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Putin's made more than 30 nuke threats during Ukraine invasion, Boris tells LBC

30 June 2022, 17:24 | Updated: 1 July 2022, 17:10

By Will Taylor

Vladimir Putin has made more than 30 chilling nuclear threats since his military invaded Ukraine, Boris Johnson has said.

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An agreement to end the war is possible with Putin in power despite the Russian autocrat making more than 30 threats over nuclear deployments, the Prime Minister told LBC's Nick Ferrari at Breakfast.

He added that the Russian president can negotiate a peace and be allowed to claim he needed to invade as long as he withdraws his troops, and does not need to give up power at the end of the war.

Asked how many times Mr Putin had referred to nuclear deployments – having often remarked about his country's arsenal during the invasion and leaving Western countries wary of a strike against Ukraine – Mr Johnson said: "There's an analysis that I think has been done by somebody recently… a think tank… 35 mentions, or perhaps it's a little bit more now, of that issue.

You can listen to Nick's interview with Boris Johnson from 7am on Friday on Nick Ferrari at Breakfast. Listen on LBC and Global Player

"But I think it's very, very important that we shouldn't allow ourselves to be sidetracked by this kind of sabre-rattling.

"Because fundamentally what Putin is trying to do is to reframe this, say it's about Russia versus Nato, about a standoff of that kind.

"It's not. It's about his attack on an entirely innocent country with conventional weapons, with artillery, bombardments and planes, shells and so on.

"And it's about the Ukrainians' right to protect themselves, that is what this is about."

Boris Johnson spoke to LBC's Nick Ferrari in Madrid
Boris Johnson spoke to LBC's Nick Ferrari in Madrid. Picture: LBC

Asked if the war in Ukraine needed to end with Putin giving up power, Mr Johnson said: "No, of course not."

He said Putin could negotiate an end to the conflict and went on: "The Russian president actually enjoys very considerable levels of public support in Russia… depending on how you measure these things.

"He has a considerable margin of manoeuvre, to say 'look, I went in, I had to achieve certain things', and it will be up to him to specify what he thought that those were.

"'But in the interests of peace, in the interests of the world, the time has come to bring the technical military operation to an end, and to withdraw and to seek a new arrangement' [Putin could say].

"That is what I think he should do."

Mr Johnson has long stressed that Ukraine should not be bounced into a hasty peace with Russia that could see it give up swathes of territory.

The UK is concerned some Western allies could try to push Kyiv into an agreement with Russia as "war fatigue" and the economic crisis caused by the invasion hits.

Read more: 'Kaboom!' Ukraine celebrates Putin's humiliation as Russia retreats from Snake Island

Mr Johnson has earned credit for arming and supporting Ukraine's defence, which helped determined soldiers resist the Kremlin's forces' march on Kyiv and force it into a narrower mission, concentrating instead on capturing the east of the country.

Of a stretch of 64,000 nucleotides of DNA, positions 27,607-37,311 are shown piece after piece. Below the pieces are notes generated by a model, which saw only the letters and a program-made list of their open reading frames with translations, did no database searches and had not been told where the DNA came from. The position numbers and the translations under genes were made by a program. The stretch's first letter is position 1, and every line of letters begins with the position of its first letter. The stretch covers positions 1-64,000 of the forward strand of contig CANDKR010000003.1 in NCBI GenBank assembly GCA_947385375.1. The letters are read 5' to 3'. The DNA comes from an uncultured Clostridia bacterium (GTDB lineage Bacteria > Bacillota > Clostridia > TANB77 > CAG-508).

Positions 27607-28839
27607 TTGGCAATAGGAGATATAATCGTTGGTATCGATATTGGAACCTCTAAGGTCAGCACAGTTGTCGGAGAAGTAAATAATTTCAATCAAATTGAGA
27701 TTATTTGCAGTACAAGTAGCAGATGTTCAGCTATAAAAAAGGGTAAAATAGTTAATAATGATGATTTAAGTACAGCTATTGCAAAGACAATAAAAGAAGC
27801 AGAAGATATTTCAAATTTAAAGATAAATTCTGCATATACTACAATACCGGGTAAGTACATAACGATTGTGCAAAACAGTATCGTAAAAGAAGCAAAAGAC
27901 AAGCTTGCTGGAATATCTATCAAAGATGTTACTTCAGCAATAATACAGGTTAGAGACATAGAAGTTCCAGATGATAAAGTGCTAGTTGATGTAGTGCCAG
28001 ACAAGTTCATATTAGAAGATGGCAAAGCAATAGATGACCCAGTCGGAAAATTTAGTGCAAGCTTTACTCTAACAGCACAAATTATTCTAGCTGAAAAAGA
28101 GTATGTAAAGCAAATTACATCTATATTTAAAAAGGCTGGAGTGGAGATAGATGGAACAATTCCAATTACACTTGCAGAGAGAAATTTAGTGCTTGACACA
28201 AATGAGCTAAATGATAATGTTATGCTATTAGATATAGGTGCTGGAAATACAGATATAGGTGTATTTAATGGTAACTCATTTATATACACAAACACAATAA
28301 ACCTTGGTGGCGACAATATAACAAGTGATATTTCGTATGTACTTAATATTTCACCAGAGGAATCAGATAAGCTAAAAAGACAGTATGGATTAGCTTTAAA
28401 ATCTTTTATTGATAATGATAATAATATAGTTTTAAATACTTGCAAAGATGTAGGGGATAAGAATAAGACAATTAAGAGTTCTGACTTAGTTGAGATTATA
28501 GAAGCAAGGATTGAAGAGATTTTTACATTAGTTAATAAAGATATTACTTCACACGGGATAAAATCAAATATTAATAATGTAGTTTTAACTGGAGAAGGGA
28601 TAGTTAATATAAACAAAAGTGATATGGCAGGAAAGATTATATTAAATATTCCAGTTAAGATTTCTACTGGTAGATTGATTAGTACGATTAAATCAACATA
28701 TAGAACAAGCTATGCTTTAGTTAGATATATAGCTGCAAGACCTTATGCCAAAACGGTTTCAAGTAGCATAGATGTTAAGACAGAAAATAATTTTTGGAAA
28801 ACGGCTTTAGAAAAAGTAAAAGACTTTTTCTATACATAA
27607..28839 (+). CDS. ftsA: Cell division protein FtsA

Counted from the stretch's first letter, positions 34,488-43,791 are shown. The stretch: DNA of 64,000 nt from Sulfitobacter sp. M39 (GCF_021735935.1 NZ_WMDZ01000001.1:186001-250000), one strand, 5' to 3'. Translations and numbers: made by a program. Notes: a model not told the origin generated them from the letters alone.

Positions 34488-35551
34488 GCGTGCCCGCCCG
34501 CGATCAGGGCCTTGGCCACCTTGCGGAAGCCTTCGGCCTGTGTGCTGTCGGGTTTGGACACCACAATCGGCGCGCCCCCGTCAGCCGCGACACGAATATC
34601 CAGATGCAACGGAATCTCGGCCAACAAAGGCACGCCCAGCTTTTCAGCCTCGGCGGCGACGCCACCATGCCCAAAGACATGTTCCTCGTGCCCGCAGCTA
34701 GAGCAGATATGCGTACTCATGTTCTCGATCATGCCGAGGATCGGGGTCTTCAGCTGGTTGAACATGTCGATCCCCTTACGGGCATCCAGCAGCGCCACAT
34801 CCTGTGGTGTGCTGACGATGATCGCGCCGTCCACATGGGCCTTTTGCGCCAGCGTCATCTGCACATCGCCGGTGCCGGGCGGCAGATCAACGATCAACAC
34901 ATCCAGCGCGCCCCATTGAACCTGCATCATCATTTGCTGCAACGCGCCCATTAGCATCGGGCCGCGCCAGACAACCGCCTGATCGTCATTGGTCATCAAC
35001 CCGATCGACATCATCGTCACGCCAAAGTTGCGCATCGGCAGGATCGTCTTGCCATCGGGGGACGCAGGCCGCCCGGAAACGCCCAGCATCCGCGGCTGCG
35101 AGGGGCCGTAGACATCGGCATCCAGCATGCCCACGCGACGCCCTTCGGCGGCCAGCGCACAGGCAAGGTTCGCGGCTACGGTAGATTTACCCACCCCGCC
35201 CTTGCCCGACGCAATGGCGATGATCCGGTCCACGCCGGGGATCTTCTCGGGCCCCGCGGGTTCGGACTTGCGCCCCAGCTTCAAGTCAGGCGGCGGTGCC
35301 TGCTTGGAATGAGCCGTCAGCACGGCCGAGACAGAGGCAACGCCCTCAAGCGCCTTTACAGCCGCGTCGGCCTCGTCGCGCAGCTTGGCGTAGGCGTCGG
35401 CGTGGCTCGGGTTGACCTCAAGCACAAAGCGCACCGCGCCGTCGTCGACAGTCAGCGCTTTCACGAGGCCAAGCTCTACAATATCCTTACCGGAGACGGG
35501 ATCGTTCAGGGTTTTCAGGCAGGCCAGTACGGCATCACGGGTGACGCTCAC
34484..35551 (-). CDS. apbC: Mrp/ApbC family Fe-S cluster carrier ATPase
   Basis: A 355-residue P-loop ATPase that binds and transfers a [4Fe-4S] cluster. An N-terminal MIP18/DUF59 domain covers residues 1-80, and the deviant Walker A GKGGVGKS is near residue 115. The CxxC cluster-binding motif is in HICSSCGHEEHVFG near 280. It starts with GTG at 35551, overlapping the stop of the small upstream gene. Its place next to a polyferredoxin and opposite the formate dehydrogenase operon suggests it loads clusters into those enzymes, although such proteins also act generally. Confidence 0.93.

The PM told Nick that while Nato fully supports Ukraine, it is important not to allow Putin to frame it as a battle between Russia and the military alliance.

Mr Johnson has also become embroiled in a bizarre spat with Putin, after the PM and Canadian leader Justin Trudeau joked about G7 leaders showing off their bodies and going topless like the Russian president did in the past.

Read more: Putin mocks G7 leaders' lack of 'machismo' and says PM would look 'disgusting' topless

"I don't know how they wanted to get undressed, above or below the waist," Putin said.

"But I think it would be a disgusting sight in any case."

Mr Johnson also defended his military policy as his defence secretary Ben Wallace pushes for a rise in spending.

Britain is due to reduce its army from 82,000 to 72,500 regular soldiers by 2025.

Mr Johnson said he wanted to invest money in equipment that will win future battles.

"We're investing massively in our armed forces, the biggest uplift since the end of the Cold War, £24bn more," he said.

"Last year, the UK was the third biggest spender on defence in the world. We're now 2.3% of our GDP, way above most of the people around the table in Nato.

"So on the specific point about each individual soldier, the issue for us, is how do you make our army as agile, as lethal, as capable as possible?

"How do you make sure they have the equipment, the training, the technology they need to defeat our enemies?

"By making sure that they have the kit that is absolutely indispensable.

"Secondly, don't forget, when we actually engage in combat, we engage as an alliance. The UK typically is going to be way out in front… look at our naval contributions, enormous.

"Look at what we can do on cyber.

Of course you’ve got to have a big enough army, you’ve got to have enough troops, enough muscle power to do what you need to do. That’s crucial, we'll never make any concessions there, but you’ve also got to make sure you do have are properly equipped."

He announced on Thursday that he will raise it to 2.5% of GDP. It is projected to reach 2.3% by the end of this year. This could result in a budget of £74.5bn in 2029-30.